Scientists know that Atlantic cod tolerate some temperature variation. But past studies show negative consequences for cod that are exposed to temperature changes. An increase in temperature can make spawning sites unsuitable and increase the amount of energy fish need to function. This means that warming waters could lead to a decrease in egg survival and an increase in juvenile and adult cod mortality. So while cod might not move north as waters warm, the population could collapse under the stress of changing temperatures.

Atlantic cod

Atlantic cod

NOAA

Iceland won all three Cod Wars, despite Great Britain's show of force. During the height of the concurrent Cold War, Iceland ended their diplomatic relations with Great Britain and threatened to withdraw from NATO. International pressure on Britain grew. They agreed to limit their catch in Icelandic waters and phase-out of the fishing ground completely.

Losing access to Icelandic cod devastated British fishing communities. In Newfoundland, over 30,000 people lost their jobs after the Northwest Atlantic cod stock collapsed due to overfishing. With 13% of working Icelanders relying on the fishing industry for jobs, now is the time to safeguard Iceland's fishing communities.

Comment Peer Commentary

We ask other scientists from our Consortium to respond to articles with commentary from their expert perspective.

Eva Colberg

Conservation ecology, Botany, and Myrmecology

University of Missouri - St. Louis

I’m so happy someone talked about otoliths — I love that fish ear bones can hold so much information about the past! And the future of fisheries in the face of both overuse and climate change is an important  topic!

The history is a useful way to frame the  story, but it left me wondering about current management of Icelandic cod populations. You make a case for safeguarding Iceland’s fishing communities, but what would that look like beyond current catch limits? Is this information being incorporated into any management plans? I know that fish are one of the organisms where translocations can help populations get a step ahead of climate change-induced shifts in habitat  suitability — I wonder if this is being considered.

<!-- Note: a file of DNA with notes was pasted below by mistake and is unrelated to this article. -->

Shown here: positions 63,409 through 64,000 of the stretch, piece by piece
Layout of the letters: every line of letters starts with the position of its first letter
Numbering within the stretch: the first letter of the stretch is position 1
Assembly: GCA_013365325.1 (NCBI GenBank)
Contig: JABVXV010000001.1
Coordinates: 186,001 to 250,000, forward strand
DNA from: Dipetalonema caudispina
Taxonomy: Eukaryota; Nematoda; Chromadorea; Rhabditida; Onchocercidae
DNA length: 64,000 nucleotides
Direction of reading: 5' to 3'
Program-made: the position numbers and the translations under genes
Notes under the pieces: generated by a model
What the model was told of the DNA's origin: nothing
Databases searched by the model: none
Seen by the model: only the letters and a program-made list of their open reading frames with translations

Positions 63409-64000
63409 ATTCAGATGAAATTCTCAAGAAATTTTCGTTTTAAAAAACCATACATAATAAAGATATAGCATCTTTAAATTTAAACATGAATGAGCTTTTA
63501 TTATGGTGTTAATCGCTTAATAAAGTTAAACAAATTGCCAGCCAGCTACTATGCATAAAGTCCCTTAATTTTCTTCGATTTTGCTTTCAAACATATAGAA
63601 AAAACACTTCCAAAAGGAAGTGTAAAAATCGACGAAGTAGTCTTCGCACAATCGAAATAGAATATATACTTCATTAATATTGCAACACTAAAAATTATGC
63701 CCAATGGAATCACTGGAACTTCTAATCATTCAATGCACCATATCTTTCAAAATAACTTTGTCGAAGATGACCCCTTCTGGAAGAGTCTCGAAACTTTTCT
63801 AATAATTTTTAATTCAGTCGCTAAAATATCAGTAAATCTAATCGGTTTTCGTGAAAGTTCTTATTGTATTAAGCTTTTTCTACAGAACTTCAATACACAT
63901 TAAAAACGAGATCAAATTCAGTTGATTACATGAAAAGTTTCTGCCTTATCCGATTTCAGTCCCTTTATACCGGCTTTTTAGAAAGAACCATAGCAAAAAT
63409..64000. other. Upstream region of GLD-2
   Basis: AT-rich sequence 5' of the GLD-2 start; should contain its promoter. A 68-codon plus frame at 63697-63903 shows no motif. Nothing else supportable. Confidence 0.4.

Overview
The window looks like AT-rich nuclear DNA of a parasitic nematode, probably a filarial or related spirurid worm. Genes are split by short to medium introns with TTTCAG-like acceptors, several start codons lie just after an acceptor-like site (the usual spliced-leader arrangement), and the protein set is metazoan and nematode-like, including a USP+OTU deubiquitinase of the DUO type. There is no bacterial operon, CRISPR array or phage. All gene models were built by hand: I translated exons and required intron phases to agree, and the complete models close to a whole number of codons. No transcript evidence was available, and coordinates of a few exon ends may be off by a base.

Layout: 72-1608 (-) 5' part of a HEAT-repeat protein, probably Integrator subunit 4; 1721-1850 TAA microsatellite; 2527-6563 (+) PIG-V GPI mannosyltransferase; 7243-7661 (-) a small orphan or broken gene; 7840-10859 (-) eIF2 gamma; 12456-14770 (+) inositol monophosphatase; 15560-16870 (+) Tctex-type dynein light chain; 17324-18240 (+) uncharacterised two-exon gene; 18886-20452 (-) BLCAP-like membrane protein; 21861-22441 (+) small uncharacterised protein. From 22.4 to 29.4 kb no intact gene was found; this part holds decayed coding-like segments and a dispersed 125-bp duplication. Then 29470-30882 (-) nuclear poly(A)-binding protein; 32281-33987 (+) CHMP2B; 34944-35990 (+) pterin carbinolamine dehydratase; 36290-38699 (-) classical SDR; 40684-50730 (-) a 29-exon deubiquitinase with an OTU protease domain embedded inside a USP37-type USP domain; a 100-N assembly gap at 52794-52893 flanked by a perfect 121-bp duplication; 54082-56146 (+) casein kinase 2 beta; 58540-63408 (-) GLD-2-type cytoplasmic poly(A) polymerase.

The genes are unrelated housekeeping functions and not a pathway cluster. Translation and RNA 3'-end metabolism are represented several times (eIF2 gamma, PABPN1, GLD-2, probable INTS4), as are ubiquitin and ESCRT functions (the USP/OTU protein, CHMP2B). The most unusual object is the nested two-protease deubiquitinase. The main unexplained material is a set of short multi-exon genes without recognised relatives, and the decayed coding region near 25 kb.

I also wonder if we know whether there is a temperature threshold that would induce cod movement — if perhaps the current conditions haven’t been a drastic enough change from what they can handle, but future conditions could be?

Sarah Heidmann

Fish ecology

University of the Virgin Islands

Scientists don’t always know very much about history, but acknowledging overfishing in the past is extremely important to understanding current population conditions. I like the way you intertwined the history of overfishing, the current status of cod populations, and their future under the threat of climate change.

While we don’t know what will happen to fish populations in warming oceans, we can take a guess based on historical data. The past and future may not be comparable, however, with the increased rate of change in modern times. Is there any chance at assisted evolution with fishes, or do we just have to let them “go with the flow”? 

Jack Hawley

Oceanography

Humboldt State University

Always great to hear a story on otoliths. The section of your article mentioning temperature changes reminded me of some research done at the University of Exeter. Researchers found that the olfactory senses of fish were reduced by half due to an increase from carbon dioxide in seawater. I wonder if any papers are researching a connection between this dimmed olfactory sense, carbon dioxide concentration, and fish stock recovery in the Atlantic.

Also a fantastic combination of history and science in this article! A great book on the history of the Atlantic Cod industry is Cod by Mark Kurlansky. It’s a great read!